Tom Hook’s 62 evokes a night in the American Camelot—Kennedy in the White House, Sinatra at the Sands, Joe Turner in New Orleans, Louis Prima and Keely Smith everywhere—a world where swing music cohabited the zeitgeist along with New Orleans R&B. In a way it’s a bit of a startling vision now—a tribute to Louis Jordan, “Buona Sera,” followed by a tribute to vintage Sinatra, “Come Fly With Me,” followed by the classic Cosimo Matassa sound of Benny Spellman’s “Lipstick Traces.”
Hook, a Kansas City pianist who moved to New Orleans to play on the riverboats, worked with the period singers the Victory Belles at the WWII Museum and acted as musical director for the Petit Theatre’s revival of Jelly’s Last Jam. The music here is letter perfect, glistening with a professional sheen, the jumping dynamics of clever swing arrangements and an overall energy that comes from a labor of love delivered with meticulous care on all levels. Hook shines on piano and vocals, pushing the tight rhythm section with his precision playing and creating space for rich unison passages from the horn and string sections and terrific solo turns from Wendell Brunious on trumpet and flugelhorn, Rick Trolsen on trombone and Tom Fischer on tenor saxophone.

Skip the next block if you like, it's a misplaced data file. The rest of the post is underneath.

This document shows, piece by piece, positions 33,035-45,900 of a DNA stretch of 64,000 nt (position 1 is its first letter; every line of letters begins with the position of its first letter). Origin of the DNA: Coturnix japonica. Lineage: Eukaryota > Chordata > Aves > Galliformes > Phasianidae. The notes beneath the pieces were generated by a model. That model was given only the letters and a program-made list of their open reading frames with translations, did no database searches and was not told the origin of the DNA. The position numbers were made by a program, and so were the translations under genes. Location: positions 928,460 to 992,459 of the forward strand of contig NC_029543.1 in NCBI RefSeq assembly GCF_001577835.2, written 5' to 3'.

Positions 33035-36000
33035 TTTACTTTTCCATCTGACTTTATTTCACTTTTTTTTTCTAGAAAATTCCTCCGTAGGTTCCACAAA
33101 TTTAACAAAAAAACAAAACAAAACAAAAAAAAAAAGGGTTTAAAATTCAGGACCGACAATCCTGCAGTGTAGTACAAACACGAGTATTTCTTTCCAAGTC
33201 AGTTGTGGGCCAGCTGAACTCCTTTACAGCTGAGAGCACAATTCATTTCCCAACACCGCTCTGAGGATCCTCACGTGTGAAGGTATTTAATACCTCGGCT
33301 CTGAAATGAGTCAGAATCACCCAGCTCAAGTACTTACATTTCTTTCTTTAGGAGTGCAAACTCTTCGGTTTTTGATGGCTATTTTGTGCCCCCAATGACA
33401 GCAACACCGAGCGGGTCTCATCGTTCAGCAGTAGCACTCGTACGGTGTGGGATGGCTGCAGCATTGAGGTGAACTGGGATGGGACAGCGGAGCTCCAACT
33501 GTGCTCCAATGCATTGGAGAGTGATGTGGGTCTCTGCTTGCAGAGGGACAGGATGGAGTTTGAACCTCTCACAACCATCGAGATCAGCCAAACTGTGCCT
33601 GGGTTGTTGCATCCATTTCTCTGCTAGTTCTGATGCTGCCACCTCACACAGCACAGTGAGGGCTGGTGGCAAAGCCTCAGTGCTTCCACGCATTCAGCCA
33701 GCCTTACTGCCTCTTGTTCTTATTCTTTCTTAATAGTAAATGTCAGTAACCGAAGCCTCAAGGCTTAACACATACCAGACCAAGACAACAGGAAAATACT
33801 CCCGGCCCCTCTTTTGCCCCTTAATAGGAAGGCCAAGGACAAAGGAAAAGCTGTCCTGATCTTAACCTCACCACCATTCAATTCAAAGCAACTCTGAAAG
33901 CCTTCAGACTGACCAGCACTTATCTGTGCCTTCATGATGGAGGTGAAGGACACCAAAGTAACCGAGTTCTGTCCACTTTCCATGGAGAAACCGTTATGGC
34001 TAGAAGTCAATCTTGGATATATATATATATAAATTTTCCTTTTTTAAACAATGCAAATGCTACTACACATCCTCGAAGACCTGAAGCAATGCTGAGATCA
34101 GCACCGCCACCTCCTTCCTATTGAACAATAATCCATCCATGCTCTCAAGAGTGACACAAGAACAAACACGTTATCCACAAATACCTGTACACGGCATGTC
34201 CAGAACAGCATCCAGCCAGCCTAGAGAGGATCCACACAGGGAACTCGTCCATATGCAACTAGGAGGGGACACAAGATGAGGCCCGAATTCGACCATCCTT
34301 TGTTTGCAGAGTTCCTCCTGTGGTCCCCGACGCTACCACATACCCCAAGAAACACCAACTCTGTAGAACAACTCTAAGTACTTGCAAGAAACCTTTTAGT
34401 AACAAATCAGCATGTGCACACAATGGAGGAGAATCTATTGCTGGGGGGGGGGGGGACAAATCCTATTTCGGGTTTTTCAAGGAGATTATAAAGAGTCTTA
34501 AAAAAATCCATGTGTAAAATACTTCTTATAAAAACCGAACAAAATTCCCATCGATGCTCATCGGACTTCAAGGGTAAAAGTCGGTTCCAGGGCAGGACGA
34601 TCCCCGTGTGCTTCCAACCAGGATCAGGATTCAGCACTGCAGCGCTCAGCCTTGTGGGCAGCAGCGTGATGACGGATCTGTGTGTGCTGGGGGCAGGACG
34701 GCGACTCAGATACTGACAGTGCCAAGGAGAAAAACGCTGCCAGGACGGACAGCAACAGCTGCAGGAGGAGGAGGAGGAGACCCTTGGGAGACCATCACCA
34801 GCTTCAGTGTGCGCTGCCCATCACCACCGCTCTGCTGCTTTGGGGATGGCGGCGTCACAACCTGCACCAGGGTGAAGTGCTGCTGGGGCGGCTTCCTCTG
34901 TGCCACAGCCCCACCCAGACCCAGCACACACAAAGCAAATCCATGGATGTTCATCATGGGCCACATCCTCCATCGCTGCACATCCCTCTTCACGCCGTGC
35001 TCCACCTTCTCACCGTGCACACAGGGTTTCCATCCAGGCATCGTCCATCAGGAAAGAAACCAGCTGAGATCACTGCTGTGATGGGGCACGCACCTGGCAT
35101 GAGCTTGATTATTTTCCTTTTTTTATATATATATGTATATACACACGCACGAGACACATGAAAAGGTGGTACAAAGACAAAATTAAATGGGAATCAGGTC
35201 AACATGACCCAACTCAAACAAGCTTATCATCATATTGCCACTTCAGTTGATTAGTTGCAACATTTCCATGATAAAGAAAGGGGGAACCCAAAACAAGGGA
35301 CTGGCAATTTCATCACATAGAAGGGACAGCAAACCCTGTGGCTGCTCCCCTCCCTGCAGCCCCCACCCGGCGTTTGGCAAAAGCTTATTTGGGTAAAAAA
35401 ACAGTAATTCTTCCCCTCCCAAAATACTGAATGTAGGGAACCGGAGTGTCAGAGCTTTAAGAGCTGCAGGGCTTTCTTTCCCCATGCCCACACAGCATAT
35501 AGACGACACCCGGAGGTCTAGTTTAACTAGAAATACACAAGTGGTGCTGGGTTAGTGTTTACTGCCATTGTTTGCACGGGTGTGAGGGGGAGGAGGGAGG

Highlights include a beautiful reading of Dave Bartholomew’s “Someday,” a great vocal duet between Hook and Cristina Perez on “That Old Black Magic” and an unexpected take on Tom Waits’ “I Never Talk to Strangers.”